“In serious crimes where a large amount of physical evidence is collected, it is quite usual that a majority of the samples turn out completely irrelevant to the investigation. A good set of instruments is naturally pretty much the first item on any researcher’s wish list, but in reality the kind of magician who could work them all alone like you see on TV just doesn’t exist.”

The investigators have a computer system where all the relevant databases, from fingerprints to the department of motor vehicles, are integrated.

“This is not the case – not even in America. In reality they are all separate computer systems.”

The investigators take a grainy security camera image and enhance it to show the suspect’s face.

“There are some digital image-enhancement software which could be used to reduce noise in the picture, but a video image is what it is. It doesn’t contain any ‘hidden’ information that could be dug out.”

Forensic chemist Sani Marttila examines a crowbar for traces of paint from the site of a break-in.

Crime-busting progress

The development of forensic science has allowed criminal investigators to solve cases that would have been much tougher, if not impossible, to crack without the technology. On rare occasions they can help crack old cases as well, although with the laboratory’s hectic schedule there’s little time to concentrate on past investigations.

“We did recently close a homicide that took place in Muurala at the end of the 1980s,” recounts director Himberg. “That case was re-opened because of a rumour that the perpetrator had bragged about the killing to his prison mates. The case was solved partly on forensic, partly on psychological evidence.”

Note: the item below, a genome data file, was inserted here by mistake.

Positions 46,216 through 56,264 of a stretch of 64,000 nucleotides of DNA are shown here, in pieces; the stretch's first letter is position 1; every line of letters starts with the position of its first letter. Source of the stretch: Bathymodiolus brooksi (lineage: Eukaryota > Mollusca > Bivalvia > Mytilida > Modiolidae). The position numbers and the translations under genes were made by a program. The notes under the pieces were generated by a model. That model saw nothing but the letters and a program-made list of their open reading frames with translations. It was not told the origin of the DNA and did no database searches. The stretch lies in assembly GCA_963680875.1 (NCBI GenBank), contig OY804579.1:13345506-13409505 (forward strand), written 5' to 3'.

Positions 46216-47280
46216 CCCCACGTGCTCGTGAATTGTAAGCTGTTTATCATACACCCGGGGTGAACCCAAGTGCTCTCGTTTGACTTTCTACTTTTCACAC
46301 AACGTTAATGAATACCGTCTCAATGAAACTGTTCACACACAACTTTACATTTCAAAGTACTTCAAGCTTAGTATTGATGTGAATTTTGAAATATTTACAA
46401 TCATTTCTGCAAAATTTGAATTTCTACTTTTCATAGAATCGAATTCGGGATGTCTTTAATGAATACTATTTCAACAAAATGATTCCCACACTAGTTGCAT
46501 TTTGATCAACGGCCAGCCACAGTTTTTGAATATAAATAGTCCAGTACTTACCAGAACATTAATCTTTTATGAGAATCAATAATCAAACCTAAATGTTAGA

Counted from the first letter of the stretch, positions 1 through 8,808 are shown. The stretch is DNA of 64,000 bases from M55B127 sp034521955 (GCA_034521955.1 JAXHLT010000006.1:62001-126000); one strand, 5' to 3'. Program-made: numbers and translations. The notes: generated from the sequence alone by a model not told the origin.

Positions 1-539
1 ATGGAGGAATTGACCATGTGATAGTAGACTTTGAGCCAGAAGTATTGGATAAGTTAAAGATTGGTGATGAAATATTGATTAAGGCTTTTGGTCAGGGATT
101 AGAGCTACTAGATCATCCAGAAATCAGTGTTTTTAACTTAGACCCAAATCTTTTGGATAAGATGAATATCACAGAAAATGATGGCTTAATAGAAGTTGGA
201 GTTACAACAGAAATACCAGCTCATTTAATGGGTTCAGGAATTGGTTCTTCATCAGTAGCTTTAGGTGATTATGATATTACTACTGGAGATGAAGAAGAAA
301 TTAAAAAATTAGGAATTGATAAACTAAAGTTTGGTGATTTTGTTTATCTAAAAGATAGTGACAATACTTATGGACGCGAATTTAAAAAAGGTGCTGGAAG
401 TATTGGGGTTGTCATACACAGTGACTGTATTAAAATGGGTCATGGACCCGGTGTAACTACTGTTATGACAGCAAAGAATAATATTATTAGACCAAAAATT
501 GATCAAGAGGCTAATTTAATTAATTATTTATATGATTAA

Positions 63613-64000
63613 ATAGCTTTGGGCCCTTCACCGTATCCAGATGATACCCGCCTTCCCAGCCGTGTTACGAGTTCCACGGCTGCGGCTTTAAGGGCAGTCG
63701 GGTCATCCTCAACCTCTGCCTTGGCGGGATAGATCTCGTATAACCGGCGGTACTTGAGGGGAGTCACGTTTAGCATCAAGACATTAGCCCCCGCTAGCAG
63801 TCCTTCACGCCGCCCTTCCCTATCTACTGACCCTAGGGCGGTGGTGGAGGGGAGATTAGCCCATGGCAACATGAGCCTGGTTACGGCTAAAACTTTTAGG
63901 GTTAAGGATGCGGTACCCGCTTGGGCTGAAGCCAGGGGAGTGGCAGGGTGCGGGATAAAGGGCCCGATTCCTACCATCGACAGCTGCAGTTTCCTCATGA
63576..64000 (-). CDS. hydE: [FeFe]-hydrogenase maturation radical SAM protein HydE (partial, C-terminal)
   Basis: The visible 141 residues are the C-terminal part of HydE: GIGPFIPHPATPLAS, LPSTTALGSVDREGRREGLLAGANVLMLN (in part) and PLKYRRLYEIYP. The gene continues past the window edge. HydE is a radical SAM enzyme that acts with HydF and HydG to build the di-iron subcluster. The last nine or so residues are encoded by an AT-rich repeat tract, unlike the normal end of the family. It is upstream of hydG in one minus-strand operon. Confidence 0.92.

The problem with older cases is a lack of physical evidence for analysis. At the time of active investigation the future possibilities of forensics were not yet known, and thus key pieces of the puzzle were perhaps never picked up.

For the most part the advancement of forensic science has been a slow process of refining techniques and procedures. Smaller and smaller samples can be analysed, processes become faster and more accurate, but at its foundation the technology remains basically the same.

“Things don’t usually move forward in great leaps. There have basically been two great quantum leaps in forensic science. Some 120 years ago fingerprint identification revolutionised criminal investigation procedures, and in the late 1980s and early 90s DNA did the same.”

Himberg foresees the next great push forward might be brought on by digitalisation. There’s a whole new breed of criminals preying on people on the internet, and the NBI has its own division for cybercrime. On the other hand, in the digital realm everything leaves a trace. These can be used in tracking down the actions and whereabouts of suspects.

“Forensic science can also benefit greatly from advances in digital technology. For example, automatic voice recognition is currently developing fast. Soon, perhaps next year already, we will have a voice registry much like the fingerprint and DNA registries,” Himberg states. “But even that is not a revolution, just another new possibility.”

Described like this, forensic science hardly sounds like the unstoppable juggernaut that it is on TV, spelling doom for criminals no matter how clever they may be. Nevertheless, the idea of science in the service of justice continues to captivate the public. There’s certainty and reliability in science that people have grown accustomed to, at least in the realm of fiction.

And in reality, advances in forensic science have made a significant contribution to the criminal investigation process. As Himberg concludes, “If the Lake Bodom murders took place today, I have no doubt in my mind that they would’ve been solved.”

What of the man who set his fellow boozer ablaze? He never saw the end of his sentence, Niina Viitala remembers. He was killed on his first leave out of jail.